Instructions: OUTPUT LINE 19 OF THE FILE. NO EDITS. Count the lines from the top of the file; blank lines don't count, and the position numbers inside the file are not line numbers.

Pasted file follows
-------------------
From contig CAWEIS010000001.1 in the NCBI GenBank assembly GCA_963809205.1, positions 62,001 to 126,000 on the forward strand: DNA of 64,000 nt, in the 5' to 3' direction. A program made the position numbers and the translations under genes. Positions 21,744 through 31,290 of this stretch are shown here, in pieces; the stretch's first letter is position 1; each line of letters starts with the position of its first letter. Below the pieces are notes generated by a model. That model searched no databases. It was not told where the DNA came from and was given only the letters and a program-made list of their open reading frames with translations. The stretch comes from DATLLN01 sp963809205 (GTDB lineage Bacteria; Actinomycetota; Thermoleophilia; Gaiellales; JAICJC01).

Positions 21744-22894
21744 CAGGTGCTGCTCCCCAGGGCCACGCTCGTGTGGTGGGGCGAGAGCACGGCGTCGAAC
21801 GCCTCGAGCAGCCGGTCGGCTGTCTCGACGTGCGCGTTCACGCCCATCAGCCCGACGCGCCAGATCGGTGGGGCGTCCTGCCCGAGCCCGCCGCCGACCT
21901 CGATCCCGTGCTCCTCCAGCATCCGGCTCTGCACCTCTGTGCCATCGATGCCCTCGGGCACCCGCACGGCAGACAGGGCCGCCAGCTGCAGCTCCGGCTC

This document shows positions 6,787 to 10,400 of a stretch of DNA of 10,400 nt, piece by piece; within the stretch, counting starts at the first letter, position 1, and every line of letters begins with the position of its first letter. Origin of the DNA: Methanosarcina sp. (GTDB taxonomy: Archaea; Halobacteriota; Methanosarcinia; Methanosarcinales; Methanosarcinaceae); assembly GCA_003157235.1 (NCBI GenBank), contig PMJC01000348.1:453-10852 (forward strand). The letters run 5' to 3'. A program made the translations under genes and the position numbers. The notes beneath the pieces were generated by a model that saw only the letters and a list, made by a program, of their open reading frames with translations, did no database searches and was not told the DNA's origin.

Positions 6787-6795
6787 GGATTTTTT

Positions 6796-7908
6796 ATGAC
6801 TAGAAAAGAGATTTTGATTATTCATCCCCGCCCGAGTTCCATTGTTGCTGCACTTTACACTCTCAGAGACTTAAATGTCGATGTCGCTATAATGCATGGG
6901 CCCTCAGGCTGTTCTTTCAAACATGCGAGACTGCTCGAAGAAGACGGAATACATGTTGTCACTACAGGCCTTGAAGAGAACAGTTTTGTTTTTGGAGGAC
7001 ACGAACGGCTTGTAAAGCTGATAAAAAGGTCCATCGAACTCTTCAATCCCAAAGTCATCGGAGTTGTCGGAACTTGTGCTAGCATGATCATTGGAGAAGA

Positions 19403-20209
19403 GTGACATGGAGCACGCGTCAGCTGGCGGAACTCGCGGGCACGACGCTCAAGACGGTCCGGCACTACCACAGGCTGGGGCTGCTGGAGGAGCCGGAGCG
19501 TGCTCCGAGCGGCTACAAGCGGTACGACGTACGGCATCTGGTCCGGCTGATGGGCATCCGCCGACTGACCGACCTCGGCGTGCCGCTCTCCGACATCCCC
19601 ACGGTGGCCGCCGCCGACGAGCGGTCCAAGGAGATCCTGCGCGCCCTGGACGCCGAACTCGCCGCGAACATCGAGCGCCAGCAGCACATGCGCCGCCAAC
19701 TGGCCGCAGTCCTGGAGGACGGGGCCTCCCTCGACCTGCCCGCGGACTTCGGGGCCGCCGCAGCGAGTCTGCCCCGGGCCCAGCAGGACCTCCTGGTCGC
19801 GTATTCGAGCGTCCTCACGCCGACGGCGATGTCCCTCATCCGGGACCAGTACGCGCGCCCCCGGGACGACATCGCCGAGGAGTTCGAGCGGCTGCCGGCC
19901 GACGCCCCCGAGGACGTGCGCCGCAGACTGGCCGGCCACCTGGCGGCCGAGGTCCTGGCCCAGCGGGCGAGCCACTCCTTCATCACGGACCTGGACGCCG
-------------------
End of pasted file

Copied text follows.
19801 GTATTCGAGCGTCCTCACGCCGACGGCGATGTCCCTCATCCGGGACCAGTACGCGCGCCCCCGGGACGACATCGCCGAGGAGTTCGAGCGGCTGCCGGCC